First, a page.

Can a novel serum-based protein test accurately identify endoscopic remission in Crohn’s disease?
This new serologic panel offers a promising alternative to colonoscopy for assessing disease activity in patients with Crohn’s disease.
D’Haens G, Kelly O, Battat R, et al. Development and Validation of a Test to Monitor Endoscopic Activity in Patients with Crohn’s Disease Based on Serum Levels of Proteins. Gastroenterol. 2020;158(3):515–26.e10; https://doi.org/10.1053/j.gastro.2019.10.034
Researchers at multiple international sites set out to develop a test to identify remission in Crohn’s disease (CD) patients based on serum levels of 13 proteins that have previously been shown to correlate with mucosal inflammation. They validated an Endoscopic Healing Index (EHI) using blood samples from 116 patients with early-stage CD who had not received biologics and 195 patients with established disease previously treated with biologic drugs. EHI scores were correlated with the Simple Endoscopic Score for CD (SES-CD) and Crohn’s Disease Endoscopic Index of Severity (CDEIS). EHI’s diagnostic accuracy was also compared to serum C-reactive protein (CRP) and fecal calprotectin, which the authors noted is measured in less than 2% of IBD patients in the United States.
Results showed that higher EHI scores correlated with more severe endoscopic disease activity. EHI had high accuracy in identifying endoscopic remission in those with early-stage disease (Area Under the Receiver Operating Characteristics [AUROC]: 0.962; 95% Confidence Interval [CI], 0.942–0.982) and moderate accuracy in identifying remission in those with established disease (AUROC: 0.693; 95% CI, 0.619–0.767), regardless of disease location or phenotype. A cut-off of 20 points on the EHI was 97% and 83% sensitive for identifying remission among those with early-stage and established disease, respectively, and was 69% and 37% specific. A cut-off of 50 points on the EHI was 100% and 87.8% sensitive in detecting endoscopic remission in the two groups, respectively, and 37.3% and 30% specific. The EHI was more accurate than CRP testing in identifying remission in patients with early-stage disease (AUROC for CRP: 0.876; P<.001 for EHI vs. CRP) but not with established disease. The EHI was not significantly more accurate than fecal calprotectin measurement in identifying remission.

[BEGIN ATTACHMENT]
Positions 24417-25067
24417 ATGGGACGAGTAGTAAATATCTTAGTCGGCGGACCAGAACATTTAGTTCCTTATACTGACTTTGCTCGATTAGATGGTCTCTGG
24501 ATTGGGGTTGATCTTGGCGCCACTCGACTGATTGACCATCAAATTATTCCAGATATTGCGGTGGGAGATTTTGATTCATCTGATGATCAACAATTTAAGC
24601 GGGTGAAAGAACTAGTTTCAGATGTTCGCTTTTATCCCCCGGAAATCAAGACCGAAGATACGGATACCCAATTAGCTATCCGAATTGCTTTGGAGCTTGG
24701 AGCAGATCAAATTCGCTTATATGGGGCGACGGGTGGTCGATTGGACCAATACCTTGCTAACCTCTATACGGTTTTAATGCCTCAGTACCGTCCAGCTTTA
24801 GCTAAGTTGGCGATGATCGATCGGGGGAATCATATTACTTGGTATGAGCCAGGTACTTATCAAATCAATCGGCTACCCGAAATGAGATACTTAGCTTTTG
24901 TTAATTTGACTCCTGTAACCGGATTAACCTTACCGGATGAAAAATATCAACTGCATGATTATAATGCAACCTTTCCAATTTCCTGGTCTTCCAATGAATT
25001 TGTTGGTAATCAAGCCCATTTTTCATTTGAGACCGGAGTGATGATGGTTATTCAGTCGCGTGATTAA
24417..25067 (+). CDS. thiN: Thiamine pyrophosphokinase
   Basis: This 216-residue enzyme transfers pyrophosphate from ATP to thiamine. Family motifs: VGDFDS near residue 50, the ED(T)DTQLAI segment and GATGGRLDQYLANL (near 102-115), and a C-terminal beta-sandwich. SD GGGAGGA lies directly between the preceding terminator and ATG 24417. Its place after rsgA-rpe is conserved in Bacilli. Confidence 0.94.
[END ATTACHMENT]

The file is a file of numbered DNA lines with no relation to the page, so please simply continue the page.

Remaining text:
Study Design: Prospective validation cohort
Funding: The Litwin Pioneers Program Crohn’s and Colitis Foundation; Prometheus; San Diego Digestive Diseases Research Center; the American Gastroenterological Association
Allocation: Not applicable
Level of Evidence: 1b (Oxford Levels of Evidence)
The summary and conclusion in this issue of E-mentoring in IBD pertains to the manuscript(s) being reviewed, and should be considered in the context of what is already known surrounding the topic and incorporated into practice as deemed appropriate by the individual learner.